Journal Article, Environmental Science & Policy
In this article — across two experimental studies — the authors find evidence that Sub-Saharan African politicians who commit to climate change policies may lose electoral support. Electorally important swing voters with weak party affiliations are least likely to support party statements about climate change. Interviews with standing elected officials from Malawi and South Africa corroborate the experimental findings. The combined results suggest voter preferences may hinder the successful implementation of climate change policy in Sub-Saharan African democracies.
August 4, 2016
By Daniel Poneman, Senior Fellow, Belfer Center for Science and International Affairs
In this report, American Nuclear Diplomacy: Forging a New Consensus to Fight Climate Change and Weapons Proliferation, Former Deputy Secretary of Energy and Belfer Center Senior Fellow Daniel Poneman writes that we face two existential threats: nuclear annihilation and catastrophic climate change. Each, he says, stems from human origins. Both must be fought aggressively.
"Multiple studies confirm the grim truth that, even if all nations fulfill their Paris Climate Agreement emissions pledges, the world will still far overshoot the 2°C warming limit scientists say we must not exceed to prevent devastating climate impacts. Carbon-free nuclear energy can help close the gap. But can we expand its environmental benefits without increasing the risks of nuclear terror?"
Poneman outlines a diplomatic strategy and tough-minded, bipartisan policies to get us there.
The authors explore, in particular, the implications for CO2 removal and solar geoengineering of the Paris Agreement's long-term temperature goals, provision for "removals by sinks," and market-based mitigation mechanisms.
July 25, 2016
Op-Ed, The Mark
By Henry Lee, Director, Environment and Natural Resources Program
In the last two years, China’s President Xi Jinping signed two major climate agreements with the United States committing China to peak its carbon emissions by 2030 and to increase the non-fossil-fuel share of all energy to a target of 20 percent. In addition, China submitted to the United Nations’ meaningful Intended Nationally Determined Contributions (INDCs) outlining its carbon reduction targets. Chinese officials at all levels of government — central, provincial and local — are focused on developing low-carbon initiatives, with each one competing to have the most visible initiatives, ideally without having to expend much in the way of new resources.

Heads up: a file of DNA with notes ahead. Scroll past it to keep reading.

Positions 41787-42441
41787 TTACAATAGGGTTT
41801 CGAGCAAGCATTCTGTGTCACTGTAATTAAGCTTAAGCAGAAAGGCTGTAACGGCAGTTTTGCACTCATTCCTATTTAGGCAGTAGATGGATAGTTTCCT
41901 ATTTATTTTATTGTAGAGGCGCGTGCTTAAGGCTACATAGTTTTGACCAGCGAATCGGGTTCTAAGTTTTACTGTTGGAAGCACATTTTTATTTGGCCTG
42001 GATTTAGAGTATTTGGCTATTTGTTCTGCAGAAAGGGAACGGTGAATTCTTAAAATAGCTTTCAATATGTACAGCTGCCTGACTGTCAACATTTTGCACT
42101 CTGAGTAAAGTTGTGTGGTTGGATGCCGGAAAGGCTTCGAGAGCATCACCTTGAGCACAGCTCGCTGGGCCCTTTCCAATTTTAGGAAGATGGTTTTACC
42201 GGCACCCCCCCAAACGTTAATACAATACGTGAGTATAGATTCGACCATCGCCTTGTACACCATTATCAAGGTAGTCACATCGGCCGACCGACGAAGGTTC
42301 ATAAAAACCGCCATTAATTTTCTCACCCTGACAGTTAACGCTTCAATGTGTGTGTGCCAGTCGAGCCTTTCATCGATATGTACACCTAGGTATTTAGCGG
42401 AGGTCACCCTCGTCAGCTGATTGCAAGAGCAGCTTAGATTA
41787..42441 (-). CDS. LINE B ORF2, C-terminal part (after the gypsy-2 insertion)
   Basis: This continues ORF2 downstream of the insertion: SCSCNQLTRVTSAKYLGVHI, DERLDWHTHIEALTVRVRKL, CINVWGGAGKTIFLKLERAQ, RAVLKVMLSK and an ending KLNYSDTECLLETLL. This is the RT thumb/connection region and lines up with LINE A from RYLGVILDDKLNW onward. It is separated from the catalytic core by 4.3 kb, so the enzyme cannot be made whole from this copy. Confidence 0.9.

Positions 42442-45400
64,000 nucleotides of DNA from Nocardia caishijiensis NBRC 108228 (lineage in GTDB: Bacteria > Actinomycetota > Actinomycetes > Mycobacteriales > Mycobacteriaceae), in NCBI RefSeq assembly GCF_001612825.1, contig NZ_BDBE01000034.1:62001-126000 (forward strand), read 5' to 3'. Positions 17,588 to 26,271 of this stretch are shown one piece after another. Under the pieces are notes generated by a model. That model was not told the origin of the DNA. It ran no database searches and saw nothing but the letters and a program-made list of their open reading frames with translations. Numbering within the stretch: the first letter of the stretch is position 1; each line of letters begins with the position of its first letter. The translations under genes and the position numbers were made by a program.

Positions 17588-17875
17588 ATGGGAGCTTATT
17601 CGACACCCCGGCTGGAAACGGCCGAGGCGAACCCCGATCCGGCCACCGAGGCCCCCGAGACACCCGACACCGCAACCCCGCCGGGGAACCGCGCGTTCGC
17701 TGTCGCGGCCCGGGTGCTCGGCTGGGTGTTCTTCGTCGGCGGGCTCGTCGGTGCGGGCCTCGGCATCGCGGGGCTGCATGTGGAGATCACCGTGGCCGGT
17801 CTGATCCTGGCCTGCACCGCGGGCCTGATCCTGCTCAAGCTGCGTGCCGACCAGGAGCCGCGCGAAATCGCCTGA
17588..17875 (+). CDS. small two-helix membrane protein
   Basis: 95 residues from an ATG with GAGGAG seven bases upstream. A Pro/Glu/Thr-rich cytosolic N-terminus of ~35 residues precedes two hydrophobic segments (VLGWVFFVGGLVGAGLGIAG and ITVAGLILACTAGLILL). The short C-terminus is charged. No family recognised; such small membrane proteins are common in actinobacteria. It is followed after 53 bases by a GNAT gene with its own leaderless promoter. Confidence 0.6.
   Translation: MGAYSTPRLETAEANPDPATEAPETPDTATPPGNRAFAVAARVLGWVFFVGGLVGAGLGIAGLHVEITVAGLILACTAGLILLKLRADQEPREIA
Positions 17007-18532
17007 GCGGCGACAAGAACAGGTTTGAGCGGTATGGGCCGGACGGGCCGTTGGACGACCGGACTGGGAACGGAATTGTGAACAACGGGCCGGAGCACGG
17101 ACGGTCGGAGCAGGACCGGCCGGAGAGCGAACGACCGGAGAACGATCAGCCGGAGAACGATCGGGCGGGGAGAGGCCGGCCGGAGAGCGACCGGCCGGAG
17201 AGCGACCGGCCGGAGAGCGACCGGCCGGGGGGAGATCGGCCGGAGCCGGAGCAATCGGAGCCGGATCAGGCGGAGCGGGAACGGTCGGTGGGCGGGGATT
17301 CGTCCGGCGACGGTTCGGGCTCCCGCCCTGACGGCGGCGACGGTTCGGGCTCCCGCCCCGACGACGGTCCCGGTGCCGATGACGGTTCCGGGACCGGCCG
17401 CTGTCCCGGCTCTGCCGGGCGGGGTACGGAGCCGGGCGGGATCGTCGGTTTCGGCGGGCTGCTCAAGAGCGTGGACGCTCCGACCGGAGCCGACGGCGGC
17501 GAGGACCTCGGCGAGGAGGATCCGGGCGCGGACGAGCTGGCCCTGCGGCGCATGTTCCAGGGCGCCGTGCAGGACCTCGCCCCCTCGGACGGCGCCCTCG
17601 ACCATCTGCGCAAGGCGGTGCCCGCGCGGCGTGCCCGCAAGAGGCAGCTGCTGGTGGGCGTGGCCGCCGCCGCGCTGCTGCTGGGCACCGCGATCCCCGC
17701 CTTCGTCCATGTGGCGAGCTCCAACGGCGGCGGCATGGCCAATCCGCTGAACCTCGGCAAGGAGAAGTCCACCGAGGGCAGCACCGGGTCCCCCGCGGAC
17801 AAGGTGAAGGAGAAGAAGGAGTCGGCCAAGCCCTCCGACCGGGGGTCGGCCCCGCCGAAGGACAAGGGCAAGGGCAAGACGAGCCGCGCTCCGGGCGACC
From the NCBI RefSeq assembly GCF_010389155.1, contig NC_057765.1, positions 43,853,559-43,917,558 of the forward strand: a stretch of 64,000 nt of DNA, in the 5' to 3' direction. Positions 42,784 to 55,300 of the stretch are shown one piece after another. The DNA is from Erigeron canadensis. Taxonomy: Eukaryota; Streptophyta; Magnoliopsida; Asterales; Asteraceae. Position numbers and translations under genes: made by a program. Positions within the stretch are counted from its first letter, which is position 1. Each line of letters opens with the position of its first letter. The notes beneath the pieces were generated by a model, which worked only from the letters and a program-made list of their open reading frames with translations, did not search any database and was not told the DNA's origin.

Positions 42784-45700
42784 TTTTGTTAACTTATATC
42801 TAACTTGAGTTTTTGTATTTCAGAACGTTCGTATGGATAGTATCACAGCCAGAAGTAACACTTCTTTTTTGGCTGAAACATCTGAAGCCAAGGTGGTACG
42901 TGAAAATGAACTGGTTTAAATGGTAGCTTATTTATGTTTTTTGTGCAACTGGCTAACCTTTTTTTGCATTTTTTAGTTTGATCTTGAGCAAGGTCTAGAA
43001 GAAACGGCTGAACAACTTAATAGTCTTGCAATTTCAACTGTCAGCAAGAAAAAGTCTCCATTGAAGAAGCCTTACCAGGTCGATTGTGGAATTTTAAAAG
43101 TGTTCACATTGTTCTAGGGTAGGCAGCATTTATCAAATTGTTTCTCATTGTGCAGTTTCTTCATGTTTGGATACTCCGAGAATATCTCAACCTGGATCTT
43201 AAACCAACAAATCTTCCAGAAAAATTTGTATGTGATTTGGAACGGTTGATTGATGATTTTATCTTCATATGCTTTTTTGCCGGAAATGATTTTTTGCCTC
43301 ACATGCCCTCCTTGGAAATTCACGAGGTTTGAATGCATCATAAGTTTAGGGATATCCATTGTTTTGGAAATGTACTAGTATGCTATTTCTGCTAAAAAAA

July 20, 2016
The purpose of the workshop was to identify options for elaborating and implementing the Paris Agreement—and to identify policies and institutions that might complement or supplement the United Nations Framework Convention on Climate Change process.
July 20, 2016
Op-Ed, Boston Globe Magazine
By Juliette Kayyem, Lecturer in Public Policy, Harvard Kennedy School
"The system favors negligent behavior because it provides no incentive to change and no penalties for making the same mistakes over and over. Not only is this a waste of taxpayer money, it is also fundamentally inconsistent with the goal of building a resilient society that must have the capacity to learn from the past."